April 30, 2021

Frequently Asked Questions: Raising the Minimum Wage

There is a lot of misinformation that gets circulated about the impacts of raising the minimum wage. Unsurprisingly, a lot of that information comes from the big business lobby and politicians. Here are some helpful responses to some frequently asked questions. We'll continue to update this resource with more research and information. 

Will raising the minimum wage will cost low-wage workers their jobs?

Although the big business lobby and politicians often make this argument, there is overwhelming evidence that this is not the case. In countless cities and states in the United States that have raised their minimum wage to $15 an hour the job losses predicted by the big business lobby didn’t happen. Instead, more jobs were created in the local economy.

In Ontario, the provincial government raised the minimum wage from $11.65 to $14 an hour in 2018. That was a 21% increase in the minimum wage in a single year. Some economists and businesses predicted that over a hundred thousand jobs would be lost because employers couldn’t afford to pay workers a higher wage. The reality was that the Ontario economy added 78,000 full-time jobs and saw record low unemployment in 2018.

Won’t raising the minimum wage hurt small businesses?

Answer: When the bosses and the rich have money in their bank accounts they tend to put it into the invest it in the stock market or purchase more luxury goods like yachts, cars and champagne. They are not spending money in the local economy, they are taking money out of the local economy.

Raising wages means pumping billions of dollars into the local economy. When workers have extra money in their bank accounts they tend to spend it in the local economy and help create demand for more jobs.

In the service sector big corporate chains, like McDonald's, Tim Hortons, Starbucks are able to undercut small businesses because they rely on a low-wage worker model to out-compete small businesses. Raising wages levels the playing field for small businesses, while also giving the local economy a boost!

In cities that have raised their minimum wage, like Seattle which raised $9 to $15, local restaurants saw increased business. This led to job growth in the restaurant sector in Seattle.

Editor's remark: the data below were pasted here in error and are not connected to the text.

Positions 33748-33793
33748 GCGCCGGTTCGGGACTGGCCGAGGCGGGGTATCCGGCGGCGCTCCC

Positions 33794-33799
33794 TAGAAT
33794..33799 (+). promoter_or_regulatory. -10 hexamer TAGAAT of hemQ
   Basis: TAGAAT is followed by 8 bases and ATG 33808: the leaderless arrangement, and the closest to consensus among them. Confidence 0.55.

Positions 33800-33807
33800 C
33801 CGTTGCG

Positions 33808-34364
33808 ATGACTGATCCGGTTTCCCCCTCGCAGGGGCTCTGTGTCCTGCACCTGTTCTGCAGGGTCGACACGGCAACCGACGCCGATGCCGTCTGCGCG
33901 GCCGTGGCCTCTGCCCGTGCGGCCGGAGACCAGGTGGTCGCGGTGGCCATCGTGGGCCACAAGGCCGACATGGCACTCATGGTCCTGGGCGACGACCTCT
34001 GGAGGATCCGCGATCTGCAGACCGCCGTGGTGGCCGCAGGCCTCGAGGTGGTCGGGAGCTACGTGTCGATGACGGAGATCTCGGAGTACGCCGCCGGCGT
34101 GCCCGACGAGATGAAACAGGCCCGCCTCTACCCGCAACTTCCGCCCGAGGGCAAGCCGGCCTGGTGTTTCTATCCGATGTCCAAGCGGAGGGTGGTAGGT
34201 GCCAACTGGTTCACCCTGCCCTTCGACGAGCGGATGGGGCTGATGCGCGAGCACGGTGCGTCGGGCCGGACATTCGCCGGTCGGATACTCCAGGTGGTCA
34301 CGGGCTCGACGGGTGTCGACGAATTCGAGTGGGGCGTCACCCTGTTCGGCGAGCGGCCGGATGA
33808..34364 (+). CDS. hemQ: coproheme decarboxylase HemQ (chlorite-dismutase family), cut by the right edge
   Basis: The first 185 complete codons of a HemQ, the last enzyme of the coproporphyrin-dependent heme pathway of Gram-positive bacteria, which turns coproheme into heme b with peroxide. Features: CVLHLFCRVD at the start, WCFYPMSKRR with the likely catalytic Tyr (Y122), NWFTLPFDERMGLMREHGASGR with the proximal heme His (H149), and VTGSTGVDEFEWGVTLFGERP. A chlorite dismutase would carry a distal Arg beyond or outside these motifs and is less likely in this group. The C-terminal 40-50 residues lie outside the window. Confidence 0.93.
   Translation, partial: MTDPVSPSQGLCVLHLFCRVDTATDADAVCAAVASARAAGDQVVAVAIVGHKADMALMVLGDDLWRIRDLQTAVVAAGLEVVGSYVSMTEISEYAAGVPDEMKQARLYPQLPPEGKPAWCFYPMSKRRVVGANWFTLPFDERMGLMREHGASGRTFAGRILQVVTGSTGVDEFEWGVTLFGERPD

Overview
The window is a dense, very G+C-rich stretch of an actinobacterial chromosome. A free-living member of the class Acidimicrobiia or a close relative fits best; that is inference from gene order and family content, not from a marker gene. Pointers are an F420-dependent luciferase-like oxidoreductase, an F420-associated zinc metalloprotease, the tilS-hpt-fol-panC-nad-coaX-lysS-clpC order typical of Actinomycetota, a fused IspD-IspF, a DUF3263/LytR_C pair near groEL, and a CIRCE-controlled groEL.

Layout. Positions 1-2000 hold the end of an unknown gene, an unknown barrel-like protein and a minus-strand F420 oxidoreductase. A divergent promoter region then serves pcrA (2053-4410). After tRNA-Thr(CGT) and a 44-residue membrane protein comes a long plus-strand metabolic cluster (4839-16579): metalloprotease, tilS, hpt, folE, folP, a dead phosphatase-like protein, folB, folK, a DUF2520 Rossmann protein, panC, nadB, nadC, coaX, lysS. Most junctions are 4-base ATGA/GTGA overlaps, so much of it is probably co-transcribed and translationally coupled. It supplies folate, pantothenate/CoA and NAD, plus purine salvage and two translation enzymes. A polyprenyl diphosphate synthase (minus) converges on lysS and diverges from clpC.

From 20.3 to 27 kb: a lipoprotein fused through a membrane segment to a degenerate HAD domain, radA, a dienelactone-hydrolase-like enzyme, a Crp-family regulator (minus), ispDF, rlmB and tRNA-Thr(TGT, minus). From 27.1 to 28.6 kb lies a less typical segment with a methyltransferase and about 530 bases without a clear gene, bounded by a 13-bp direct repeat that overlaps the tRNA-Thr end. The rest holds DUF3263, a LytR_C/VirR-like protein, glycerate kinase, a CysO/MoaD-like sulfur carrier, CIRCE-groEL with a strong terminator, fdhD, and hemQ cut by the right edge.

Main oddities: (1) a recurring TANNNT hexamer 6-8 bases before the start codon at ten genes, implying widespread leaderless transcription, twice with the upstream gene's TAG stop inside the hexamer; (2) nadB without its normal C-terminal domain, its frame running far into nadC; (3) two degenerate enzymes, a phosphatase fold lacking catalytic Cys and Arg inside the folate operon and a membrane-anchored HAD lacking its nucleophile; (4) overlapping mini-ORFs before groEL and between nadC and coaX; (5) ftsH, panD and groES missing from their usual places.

Won’t raising the minimum wage just mean prices will go up?

The price of food and rent goes up every year, regardless if workers see an increase in pay. Raising wages does not cause inflation, it allows workers to keep up. This is especially important during the pandemic where so many workers have seen a loss in wages, employment or hours worked.

When the minimum wage was increased by 21% in 2018 there was no spike in consumer prices. The consumer price index, which measures prices of common goods and services, showed only a 2.4% increase in prices in 2018 in Ontario, in line with the national average.

The idea that raising wages will cause inflation is a myth used to discourage workers from demanding higher wages.

Can employers afford a higher minimum wage now?

The pandemic has deepened the divide between the rich and the rest of us. Canada’s billionaires increased their wealth by 78 billion dollars during the pandemic. 47 billionaires now have a combined wealth of 270 billion dollars.

The government has gifted businesses in excess of 100 billion dollars of free money this last year. Meanwhile, millions of workers are falling further behind. Facing unemployment, reduced hours and low-wages workers are struggling to get by. Raising the minimum wage is an effective measure to reduce inequality and jumpstart the economy. Raising the minimum wage is a key part of a just recovery from the pandemic.


Won’t raising the minimum wage just mean that companies will replace workers with self-serve checkouts and robots?

The argument that if workers are paid more they will simply be replaced by machines has been told to workers for hundreds of years. Most low-wage jobs are concentrated in the service sector and these jobs are hard to replace with machines. Robots are not very good at cleaning, cooking, stocking shelves or caring for children.

When bosses do introduce machines like self-service checkouts this has not replaced workers but has simply allowed bosses to increase the pace of work. For instance, when self-service machines at Mcdonald's were introduced the company had to hire more line-cooks to keep up with the increase in orders.

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